Research Paper, 12 pages (3000 words)

Good example of research paper on workplace diversity


Diversity involves acknowledging and appreciating differences among people with respect to issues such as tribal affiliation, ethnicity, religion, performance capabilities and public status. The world’s population, now at a staggering seven billion mark continues to rise, and this comes with increasing differences among people. At the workplace, people are different because of various factors such as culture, ethnicity, nationality, political affiliations, skills and talent. Diversity can be drawn from an extensive list of differences and still would not include everything. There are three classes of diversity elements including social diversity, value diversity and informational diversity. Social diversity consistsof issues such as age, ethics, gender, tribes, and race. Value diversity comprises of matters such as psychological differences in areas such as personality and attitude. Informational diversity consists of education level, functional tenure in the organisation.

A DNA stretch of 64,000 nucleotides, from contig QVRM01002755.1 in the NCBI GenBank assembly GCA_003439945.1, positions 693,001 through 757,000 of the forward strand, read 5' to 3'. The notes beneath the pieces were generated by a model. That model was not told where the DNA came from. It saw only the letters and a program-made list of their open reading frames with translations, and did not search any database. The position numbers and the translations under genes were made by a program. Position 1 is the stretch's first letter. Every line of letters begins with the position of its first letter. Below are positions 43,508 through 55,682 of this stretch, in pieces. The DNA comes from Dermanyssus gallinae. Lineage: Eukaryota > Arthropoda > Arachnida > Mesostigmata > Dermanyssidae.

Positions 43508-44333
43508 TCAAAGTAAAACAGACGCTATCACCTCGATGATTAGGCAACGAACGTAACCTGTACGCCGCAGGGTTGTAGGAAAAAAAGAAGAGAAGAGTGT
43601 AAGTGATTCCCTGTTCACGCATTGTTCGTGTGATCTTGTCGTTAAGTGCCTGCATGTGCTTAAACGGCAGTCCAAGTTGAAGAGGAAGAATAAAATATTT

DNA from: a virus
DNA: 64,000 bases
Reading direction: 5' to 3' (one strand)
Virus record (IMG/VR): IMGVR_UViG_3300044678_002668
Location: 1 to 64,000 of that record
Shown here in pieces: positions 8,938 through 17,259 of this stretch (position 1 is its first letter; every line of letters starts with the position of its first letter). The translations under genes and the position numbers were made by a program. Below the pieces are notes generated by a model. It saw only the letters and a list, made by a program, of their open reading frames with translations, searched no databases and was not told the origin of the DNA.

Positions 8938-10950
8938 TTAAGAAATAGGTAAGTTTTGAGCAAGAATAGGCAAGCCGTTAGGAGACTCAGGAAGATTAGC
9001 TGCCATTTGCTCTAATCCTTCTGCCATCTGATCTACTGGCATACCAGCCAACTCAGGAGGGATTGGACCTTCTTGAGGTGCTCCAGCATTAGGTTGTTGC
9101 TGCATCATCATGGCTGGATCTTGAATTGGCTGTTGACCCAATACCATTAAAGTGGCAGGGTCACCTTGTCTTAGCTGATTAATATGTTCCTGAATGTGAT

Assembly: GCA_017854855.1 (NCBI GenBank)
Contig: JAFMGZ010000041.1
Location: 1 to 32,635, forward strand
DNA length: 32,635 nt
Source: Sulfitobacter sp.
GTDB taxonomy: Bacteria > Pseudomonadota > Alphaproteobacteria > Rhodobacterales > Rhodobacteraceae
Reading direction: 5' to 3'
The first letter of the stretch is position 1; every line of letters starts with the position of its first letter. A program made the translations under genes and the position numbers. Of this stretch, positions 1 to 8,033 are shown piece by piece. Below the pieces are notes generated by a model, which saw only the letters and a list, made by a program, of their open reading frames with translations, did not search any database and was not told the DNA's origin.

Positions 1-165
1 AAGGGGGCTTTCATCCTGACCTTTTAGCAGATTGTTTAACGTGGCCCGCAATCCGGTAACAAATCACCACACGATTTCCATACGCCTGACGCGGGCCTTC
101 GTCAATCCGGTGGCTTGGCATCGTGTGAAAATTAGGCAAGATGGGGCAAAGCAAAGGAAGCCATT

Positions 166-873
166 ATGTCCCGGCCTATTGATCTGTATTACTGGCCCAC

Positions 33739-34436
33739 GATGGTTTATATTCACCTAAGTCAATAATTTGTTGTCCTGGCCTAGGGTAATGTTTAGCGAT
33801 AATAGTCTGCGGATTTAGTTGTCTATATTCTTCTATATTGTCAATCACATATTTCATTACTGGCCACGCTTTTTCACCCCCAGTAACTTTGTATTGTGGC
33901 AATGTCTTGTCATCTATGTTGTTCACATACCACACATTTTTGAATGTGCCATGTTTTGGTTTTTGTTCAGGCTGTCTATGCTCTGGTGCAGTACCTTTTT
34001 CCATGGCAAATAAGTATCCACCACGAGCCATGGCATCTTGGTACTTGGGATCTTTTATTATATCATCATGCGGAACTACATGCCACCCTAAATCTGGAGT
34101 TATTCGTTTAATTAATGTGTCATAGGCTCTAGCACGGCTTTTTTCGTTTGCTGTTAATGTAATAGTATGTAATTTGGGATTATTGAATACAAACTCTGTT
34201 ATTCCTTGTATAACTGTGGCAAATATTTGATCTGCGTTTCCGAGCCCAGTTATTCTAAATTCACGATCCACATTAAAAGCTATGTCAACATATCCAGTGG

Economic diversity also exists where people belong to different economic levels; Political diversity comes about in that person have various political affiliations, preferences, and share different political views. Furthermore, in the business arena, increasing globalisation means more free markets and consequently increases in diversity. The full diversity of people in the workplace cannot, therefore, be fully grasped, and this means that individuals cannot be managed in a standard manner. For that reason, people should not be moulded by the organisation’s culture but should rather be handled individually (if possible) to permit exploiting what their diversity offers. This paper tries to scrutinise and analyse the issue of diversity in the workplace, its implications, how it can be used and its effects on the productivity or lack of in the organisation.


The research employed three methods to collect and record the data, and these are used with a survey questionnaire and secondary sources. The study involved survey questionnaires where responders responded to questions about diversity practices and culture. The responses provided first-hand information regarding divergent views on diversity and its application in the organisational setting. Fifty questionnaires were printed each containing fifteen questions. Fourteen questions were of the closed type, and one was of the open-ended type. Secondary sources involved in the research included books, articles, journals and relevant websites. In addition to these, a variety of internet articles was also used for the study.


In the research, diverse literature texts were used although this was not without limitations. Some information had to be drawn out from older texts and as such, their relevance to the modern set up might be subjective. However, for the internet sources, the current research only used the latest materials to gather data and information for analysis.